Using a prior application date can significantly increase the amount of back pay you receive from Social Security if you are awarded disability benefits. Back pay is calculated going back to the date of your disability application or your disability onset date (or somewhere in between), depending on the type of benefits you are awarded.
If you have applied to Social Security multiple times, Social Security might use a prior application date to establish how much backpay you'll receive. In order to use a previous application, it must be reopened. However, there are strict rules on when Social Security may reopen a prior application.
Once Disability Determination Services (DDS) has made its initial determination, Social Security may generally reopen previous applications that are less than a year old for any reason if the determination or decision was incorrect when it was made, and Social Security's time limits and conditions are met.
Keep in mind, however, that even if you request that your claim be reopened within the 12-month time frame, Social Security is not required to reopen the claim. Also, if your prior application is older than a year, it can be very difficult to get it reopened. You can learn more about when the SSA will, and will not, reopen an earlier application by reading our article on reopening prior Social Security disability claims.
A protective filing date (PFD) is a date prior to a disability application being submitted that Social Security can use to calculate back payments or, for Social Security disability (SSDI) recipients only, eligibility for benefits. If you had a protective filing date for a prior application, and Social Security reopens the prior claim, the PFD could potentially be used to calculate your backpay.
PFDs are established differently for SSDI and SSI. For SSDI, a protective filing date (PFD) is established when an applicant makes a written statement to Social Security that he or she intends to file for Social Security disability income (SSDI). A PFD for SSDI can be up to six months before the actual filing date.
A PFD for an SSI applicant is established when the individual first calls Social Security or visits a Social Security field office to ask about applying for benefits. Even if the person applies for disability several months later, Social Security will use the initial contact date as the PFD. A PFD for SSI can be up to two months before the actual filing date.
Using your PFD instead of the application date can result in a higher backpay amount. For more information, see our article on protective filing dates.
If you have a previous claim for disability that Social Security agrees to reopen and revise, the agency will look back to the date of your first application to determine your eligibility for back payments -- if your second application uses an onset date of disability that's in the same time period as the previous claim.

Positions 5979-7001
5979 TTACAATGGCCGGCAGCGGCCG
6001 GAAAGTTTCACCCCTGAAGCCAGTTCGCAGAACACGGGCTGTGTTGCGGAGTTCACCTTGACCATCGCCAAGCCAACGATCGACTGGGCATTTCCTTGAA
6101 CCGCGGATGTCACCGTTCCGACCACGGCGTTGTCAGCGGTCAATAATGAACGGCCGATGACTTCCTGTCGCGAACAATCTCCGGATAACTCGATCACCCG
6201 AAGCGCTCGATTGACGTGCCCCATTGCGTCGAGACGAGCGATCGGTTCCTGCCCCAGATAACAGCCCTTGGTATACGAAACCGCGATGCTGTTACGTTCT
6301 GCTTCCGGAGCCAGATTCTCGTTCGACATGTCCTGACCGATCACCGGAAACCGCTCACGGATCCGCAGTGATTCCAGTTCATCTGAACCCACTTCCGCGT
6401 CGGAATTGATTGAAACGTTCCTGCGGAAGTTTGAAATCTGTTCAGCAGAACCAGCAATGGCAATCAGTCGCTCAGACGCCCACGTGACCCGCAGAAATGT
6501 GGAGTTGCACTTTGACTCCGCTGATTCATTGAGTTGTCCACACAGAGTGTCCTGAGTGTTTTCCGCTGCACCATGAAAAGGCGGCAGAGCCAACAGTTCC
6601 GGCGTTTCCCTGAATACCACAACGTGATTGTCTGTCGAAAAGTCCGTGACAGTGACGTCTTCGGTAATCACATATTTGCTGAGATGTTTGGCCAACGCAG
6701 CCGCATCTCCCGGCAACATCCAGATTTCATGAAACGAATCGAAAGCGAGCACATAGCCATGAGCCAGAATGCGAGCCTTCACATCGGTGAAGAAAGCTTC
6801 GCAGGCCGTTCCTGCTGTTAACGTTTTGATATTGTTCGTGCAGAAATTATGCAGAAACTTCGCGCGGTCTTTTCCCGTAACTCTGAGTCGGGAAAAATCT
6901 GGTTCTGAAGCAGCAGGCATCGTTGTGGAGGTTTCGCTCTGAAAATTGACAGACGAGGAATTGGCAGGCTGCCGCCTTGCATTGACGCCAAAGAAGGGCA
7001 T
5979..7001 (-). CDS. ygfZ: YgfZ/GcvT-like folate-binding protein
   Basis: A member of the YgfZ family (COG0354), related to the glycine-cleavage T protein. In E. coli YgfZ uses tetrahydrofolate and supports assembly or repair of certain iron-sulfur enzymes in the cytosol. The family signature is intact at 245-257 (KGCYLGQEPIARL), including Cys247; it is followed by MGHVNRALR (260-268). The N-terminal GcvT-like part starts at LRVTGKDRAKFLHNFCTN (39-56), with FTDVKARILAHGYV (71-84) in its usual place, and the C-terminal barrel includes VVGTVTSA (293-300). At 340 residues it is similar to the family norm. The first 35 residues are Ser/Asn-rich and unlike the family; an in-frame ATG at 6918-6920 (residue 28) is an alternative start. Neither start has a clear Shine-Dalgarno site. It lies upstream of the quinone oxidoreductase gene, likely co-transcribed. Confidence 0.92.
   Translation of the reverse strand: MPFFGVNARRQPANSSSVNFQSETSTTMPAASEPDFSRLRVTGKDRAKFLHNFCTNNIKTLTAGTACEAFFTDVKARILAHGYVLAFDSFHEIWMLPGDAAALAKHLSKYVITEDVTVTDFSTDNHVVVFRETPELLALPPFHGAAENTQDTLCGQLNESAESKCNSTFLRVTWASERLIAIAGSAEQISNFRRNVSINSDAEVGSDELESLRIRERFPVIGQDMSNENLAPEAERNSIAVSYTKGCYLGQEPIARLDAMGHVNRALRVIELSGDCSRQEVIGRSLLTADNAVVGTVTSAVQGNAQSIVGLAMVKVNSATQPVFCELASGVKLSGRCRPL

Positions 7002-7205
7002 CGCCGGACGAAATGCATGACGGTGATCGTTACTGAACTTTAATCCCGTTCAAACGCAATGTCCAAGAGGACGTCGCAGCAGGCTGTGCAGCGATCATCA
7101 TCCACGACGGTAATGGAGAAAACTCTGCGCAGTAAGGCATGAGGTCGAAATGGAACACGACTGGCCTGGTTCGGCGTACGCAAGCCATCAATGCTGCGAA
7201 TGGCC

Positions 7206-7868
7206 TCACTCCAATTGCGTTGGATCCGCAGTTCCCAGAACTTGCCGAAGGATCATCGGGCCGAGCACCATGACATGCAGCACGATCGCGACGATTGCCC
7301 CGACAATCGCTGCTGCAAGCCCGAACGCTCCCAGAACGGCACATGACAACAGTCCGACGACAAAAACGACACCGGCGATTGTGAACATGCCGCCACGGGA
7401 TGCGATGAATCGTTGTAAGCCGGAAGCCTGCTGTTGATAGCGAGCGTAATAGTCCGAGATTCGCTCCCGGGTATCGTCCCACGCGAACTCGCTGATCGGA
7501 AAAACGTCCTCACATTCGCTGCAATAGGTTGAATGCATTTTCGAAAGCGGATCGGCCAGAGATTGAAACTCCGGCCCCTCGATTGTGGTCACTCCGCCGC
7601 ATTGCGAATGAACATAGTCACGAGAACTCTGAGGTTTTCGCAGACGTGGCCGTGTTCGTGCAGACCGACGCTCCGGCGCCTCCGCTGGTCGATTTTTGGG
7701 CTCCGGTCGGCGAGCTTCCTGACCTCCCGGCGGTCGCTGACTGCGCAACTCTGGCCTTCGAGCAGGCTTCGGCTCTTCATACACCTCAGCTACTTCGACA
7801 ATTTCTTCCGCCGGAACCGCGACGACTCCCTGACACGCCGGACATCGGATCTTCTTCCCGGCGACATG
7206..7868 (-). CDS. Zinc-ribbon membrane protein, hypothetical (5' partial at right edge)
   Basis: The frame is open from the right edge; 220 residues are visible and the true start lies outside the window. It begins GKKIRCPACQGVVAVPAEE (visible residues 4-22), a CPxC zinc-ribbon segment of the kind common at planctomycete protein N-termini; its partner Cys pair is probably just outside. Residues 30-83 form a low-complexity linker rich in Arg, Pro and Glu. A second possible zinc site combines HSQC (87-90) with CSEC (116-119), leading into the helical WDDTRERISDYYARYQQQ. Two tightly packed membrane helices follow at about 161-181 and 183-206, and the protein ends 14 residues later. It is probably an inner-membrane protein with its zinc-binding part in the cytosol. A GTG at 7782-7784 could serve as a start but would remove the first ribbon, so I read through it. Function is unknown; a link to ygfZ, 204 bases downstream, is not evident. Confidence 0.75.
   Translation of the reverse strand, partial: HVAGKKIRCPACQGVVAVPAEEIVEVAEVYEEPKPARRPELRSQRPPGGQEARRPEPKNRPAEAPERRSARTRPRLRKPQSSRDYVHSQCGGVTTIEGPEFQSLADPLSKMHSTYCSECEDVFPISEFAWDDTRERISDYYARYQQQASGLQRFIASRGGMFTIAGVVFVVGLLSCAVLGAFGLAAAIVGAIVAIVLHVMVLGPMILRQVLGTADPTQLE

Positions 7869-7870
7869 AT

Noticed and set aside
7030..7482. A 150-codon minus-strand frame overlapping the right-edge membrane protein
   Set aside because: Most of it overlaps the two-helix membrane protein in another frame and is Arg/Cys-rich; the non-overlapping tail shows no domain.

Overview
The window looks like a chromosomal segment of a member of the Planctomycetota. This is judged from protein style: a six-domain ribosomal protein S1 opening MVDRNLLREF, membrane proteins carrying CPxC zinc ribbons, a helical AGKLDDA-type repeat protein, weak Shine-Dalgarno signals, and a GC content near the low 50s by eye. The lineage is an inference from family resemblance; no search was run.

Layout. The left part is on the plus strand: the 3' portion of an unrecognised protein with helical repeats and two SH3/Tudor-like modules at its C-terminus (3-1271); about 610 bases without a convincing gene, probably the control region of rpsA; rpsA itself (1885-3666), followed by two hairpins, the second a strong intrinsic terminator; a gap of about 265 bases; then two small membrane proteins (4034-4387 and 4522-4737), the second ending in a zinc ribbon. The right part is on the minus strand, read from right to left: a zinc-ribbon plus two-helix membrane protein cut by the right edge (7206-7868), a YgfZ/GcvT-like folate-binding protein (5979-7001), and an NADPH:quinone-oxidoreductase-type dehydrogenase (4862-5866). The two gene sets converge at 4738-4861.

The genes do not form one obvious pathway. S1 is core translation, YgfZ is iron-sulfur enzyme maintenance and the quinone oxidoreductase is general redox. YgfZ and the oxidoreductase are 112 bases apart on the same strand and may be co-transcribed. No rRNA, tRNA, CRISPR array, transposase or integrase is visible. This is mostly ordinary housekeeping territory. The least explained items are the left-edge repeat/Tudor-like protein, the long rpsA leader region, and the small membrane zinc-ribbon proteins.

But if you can't meet this requirement, Social Security will also consider using your prior application date under one of the following circumstances.
If you cannot meet one of the above requirements, Social Security will not be able to reconsider the time period of the prior claim but can only look at the time period after the initial determination or decision.
How far back disability back payments are calculated depends on the type of disability you receive.
SSDI. For SSDI recipients, eligibility for benefits can begin no more than 12 months prior to the date Social Security determined that the recipient became disabled (called the established onset date, or EOD). However, there is a five-month waiting period from the date of the EOD before benefits can actually begin. This means that to receive the maximum back payment amount, the SSA must find that you have an EOD 17 months prior to your application date or your protective filing date (this represents the five-month waiting period + 12 months of retroactive eligibility). For more information, see our article on the five-month waiting period.
SSI. SSI recipients can receive payments back to the month following their application date or their PFD as long as the SSA determines that they were disabled on the application date or PFD.
In either case, however, benefits cannot be paid for any time prior to the onset date of disability. For more information, see our article on how back payments are calculated.
It can be difficult, but well worth it, to convince Social Security that you meet Social Security's requirements for reopening an earlier claim. But doing so successfully almost always requires the help of an experienced disability attorney. To see if reopening a prior claim could help you get more backpay, contact a disability attorney.